Recent Examples on the Web: Noun The view was that of a camera operator, on a traditional camera crane, searching for exactly the right bird’s-eye-view establishing shot. Michael Phillips,, "Venice film festival: One of the world’s great film gatherings gives us a sneak peek at what’s coming to Chicago’s film fest in October," 29 Aug. 2019 He was employed by O&G Industries as a crane operator., "Jerram E. Delahunty," 27 Aug. 2019 The man was working from a bucket on a crane when the machine tipped over, San Diego Fire-Rescue Department Capt. Lyndsay Winkley, San Diego Union-Tribune, "Construction worker suffers serious injuries while working on border fence," 10 June 2019 A dozen activists and local officials gathered Wednesday in the shadow of cranes powering Charlotte's building boom to demand higher worker safety standards and answers in the accident that killed a 24-year-old worker last week at a new skyscraper. Ely Portillo, charlotteobserver, "'We want answers' activists say, after worker dies falling off uptown Charlotte tower," 30 May 2018 That specialization led to innovations in design and more efficient machines like the use of cranes. Jason Daley, Smithsonian, "The Ancient Greeks Used Machines to Lift Stones 150 Years Earlier Than Previously Believed," 29 Aug. 2019 That’s $125,000 worth of cash money cranes for the top earner among the lineup of musical guests at the annual lakefront ingestion event. Chicago Tribune Staff,, "Daywatch: Ex-top cop Garry McCarthy defends background checks, one of the largest Chicago office leases in recent years and other things to know to start your day," 20 Aug. 2019 That called into question the floor’s ability to bear the load of cranes and other construction activity, and Great Hall halted some work in the affected area, including the lifting of steel beams. Jon Murray, The Denver Post, "DIA rejects Great Hall contractor’s cost and delay claim over weak concrete in terminal," 12 Aug. 2019 Pakistani residents watch as a crane lifts a bull from the roof of a building in preparation for Eid al-Adha, in Karachi. Amy Woodyatt, CNN, "Here's what you need to know about Eid al-Adha, one of Islam's biggest holidays," 9 Aug. 2019 Recent Examples on the Web: Verb The many visitors craning their necks saw views throughout the first and second levels of carefully repainted, retouched and restored ceiling art from the 1930s. Jonathan Pitts,, "‘This is amazing!’: Thousands pack Baltimore’s Enoch Pratt Central Library after massive renovation," 14 Sep. 2019 Maddox craned his cell phone to get a video of the Powell-Mason cable car gliding onto the wooden turntable, where a grip operator jumped out to push it. Rachel Swan,, "SF’s iconic cable cars will be down for 10 days for gear-box replacement," 3 Sep. 2019 Moore was sitting in the middle of the theatre, and other members of the audience craned their necks to catch a glimpse. Sheelah Kolhatkar, The New Yorker, "“American Factory,” a New Netflix Film from the Obamas, Explores the Challenges of a Globalized Economy," 19 Aug. 2019 One image shows some 20 men and women with suitcases, all lined up behind traffic cones and craning their heads as if expecting a plane to appear any minute — in the middle of the steppe. Vanessa H. Larson, Washington Post, "At the Sackler Gallery, a rarely seen view of Iran by six women photographers," 14 Aug. 2019 Two soldiers stood up, craning to get a glance at us. Sandra Sidi, The Atlantic, "The Male Gaze on Steroids," 6 Sep. 2019 But those traveling east on Douglas Road have to crane their necks to see approaching eastbound traffic coming over a hill on the turnpike. Peter Marteka,, "Glastonbury officials nearing completion of Douglas Road and Sycamore Street intersection study," 2 Aug. 2019 They, along with throngs of people — whether tourists or jaded New Yorkers — were staring, necks craned, toward the night sky to watch Nik and Lijana Wallenda walking a wire high above Manhattan. Corey Kilgannon, New York Times, "‘Flying Wallendas’ Times Square High-Wire Walk Evokes Rich History of Death-Defying Stunts in N.Y.," 23 June 2019 Mayor London Breed, Assemblyman David Chiu and Warriors President Rick Welts cut the platform ribbon shortly before noon, as riders on a passing T-Third train craned their necks to watch. Rachel Swan,, "Muni prepares for big crowds with expanded platform near Chase Center," 6 Aug. 2019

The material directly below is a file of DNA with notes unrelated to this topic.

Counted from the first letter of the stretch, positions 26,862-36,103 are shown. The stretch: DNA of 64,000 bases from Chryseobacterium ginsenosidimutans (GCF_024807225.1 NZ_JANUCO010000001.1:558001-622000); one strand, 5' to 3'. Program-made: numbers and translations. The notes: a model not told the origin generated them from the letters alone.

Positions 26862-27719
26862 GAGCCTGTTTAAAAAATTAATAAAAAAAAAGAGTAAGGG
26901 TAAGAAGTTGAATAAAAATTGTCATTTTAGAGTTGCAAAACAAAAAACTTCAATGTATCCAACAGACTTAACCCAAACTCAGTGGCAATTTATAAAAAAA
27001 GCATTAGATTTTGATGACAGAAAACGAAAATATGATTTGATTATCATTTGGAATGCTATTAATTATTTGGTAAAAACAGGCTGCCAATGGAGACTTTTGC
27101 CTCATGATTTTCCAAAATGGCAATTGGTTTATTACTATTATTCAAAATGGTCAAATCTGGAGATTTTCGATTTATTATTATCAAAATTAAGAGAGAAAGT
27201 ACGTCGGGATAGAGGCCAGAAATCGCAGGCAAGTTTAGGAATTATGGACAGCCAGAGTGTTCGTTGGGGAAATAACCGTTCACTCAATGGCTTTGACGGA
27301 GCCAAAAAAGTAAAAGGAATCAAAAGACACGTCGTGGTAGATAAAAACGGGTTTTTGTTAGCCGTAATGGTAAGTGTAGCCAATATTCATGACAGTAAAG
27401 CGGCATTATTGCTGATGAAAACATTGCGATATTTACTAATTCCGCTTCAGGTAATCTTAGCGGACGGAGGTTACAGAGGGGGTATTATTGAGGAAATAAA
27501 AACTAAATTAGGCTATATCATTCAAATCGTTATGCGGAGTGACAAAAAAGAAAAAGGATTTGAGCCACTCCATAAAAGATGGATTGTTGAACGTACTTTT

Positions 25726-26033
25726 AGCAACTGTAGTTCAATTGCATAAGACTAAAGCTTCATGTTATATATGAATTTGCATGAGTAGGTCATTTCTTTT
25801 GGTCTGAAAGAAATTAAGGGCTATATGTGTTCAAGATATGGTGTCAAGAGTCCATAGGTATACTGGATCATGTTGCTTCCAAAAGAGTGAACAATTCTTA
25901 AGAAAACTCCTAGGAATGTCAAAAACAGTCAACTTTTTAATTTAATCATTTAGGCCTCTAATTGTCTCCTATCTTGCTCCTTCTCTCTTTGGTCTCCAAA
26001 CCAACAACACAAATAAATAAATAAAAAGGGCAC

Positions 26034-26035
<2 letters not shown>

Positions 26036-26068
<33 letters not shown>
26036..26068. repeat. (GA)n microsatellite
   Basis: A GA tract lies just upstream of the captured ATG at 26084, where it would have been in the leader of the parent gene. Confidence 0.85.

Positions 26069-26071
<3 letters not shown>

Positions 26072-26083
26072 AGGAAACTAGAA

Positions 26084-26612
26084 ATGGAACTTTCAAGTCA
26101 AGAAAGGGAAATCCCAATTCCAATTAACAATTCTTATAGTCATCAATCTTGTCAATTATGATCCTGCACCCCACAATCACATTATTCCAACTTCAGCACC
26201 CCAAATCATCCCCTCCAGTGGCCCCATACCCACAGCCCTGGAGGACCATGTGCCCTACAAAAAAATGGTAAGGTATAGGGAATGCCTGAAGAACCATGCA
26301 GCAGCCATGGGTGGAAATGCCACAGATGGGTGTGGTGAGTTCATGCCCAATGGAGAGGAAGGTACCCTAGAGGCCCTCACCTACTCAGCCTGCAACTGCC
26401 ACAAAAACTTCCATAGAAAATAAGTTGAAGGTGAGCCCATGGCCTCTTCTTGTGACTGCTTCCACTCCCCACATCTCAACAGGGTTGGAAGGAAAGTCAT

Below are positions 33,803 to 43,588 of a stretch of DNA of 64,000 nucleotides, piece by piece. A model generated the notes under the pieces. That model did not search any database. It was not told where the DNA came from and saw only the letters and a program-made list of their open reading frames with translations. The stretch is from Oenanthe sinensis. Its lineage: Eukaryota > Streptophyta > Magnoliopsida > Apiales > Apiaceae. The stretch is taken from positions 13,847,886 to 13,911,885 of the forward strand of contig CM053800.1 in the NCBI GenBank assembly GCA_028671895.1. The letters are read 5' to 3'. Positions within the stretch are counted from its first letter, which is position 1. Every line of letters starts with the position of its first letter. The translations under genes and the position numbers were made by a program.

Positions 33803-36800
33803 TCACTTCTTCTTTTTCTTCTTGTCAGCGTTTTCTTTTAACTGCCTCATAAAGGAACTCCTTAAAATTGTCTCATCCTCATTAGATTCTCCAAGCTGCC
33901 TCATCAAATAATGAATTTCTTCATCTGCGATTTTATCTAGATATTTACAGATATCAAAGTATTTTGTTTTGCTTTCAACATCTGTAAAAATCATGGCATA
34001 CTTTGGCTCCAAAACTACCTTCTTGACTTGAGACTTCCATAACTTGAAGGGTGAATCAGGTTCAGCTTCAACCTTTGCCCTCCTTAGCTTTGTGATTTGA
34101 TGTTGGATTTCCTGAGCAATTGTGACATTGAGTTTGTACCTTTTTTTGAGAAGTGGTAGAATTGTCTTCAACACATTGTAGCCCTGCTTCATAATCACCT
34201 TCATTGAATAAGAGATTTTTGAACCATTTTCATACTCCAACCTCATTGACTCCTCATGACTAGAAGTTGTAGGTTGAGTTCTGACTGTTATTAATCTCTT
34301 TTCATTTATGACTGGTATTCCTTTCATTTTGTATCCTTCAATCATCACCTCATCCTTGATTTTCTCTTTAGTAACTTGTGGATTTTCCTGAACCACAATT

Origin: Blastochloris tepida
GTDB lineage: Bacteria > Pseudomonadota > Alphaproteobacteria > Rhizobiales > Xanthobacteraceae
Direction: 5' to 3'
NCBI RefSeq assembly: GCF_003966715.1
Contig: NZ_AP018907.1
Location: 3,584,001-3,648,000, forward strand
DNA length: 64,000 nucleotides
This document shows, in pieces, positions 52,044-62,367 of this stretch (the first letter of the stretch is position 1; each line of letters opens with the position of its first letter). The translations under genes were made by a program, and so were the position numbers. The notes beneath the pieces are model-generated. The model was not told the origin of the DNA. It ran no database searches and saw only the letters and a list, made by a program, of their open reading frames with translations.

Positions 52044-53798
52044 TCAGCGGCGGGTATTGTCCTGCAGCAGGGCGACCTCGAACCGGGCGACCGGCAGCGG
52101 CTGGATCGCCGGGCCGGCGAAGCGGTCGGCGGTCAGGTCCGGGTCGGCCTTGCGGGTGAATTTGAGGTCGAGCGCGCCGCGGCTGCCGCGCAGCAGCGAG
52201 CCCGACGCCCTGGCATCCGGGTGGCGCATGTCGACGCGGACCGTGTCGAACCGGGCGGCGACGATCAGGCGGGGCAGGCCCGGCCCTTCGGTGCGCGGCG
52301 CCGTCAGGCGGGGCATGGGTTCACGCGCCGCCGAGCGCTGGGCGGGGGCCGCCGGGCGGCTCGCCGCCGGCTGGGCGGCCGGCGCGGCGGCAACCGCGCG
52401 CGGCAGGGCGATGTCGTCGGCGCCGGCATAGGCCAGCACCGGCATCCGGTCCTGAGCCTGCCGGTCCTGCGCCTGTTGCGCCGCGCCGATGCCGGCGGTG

These example sentences are selected automatically from various online news sources to reflect current usage of the word 'crane.' Views expressed in the examples do not represent the opinion of Merriam-Webster or its editors. Send us feedback.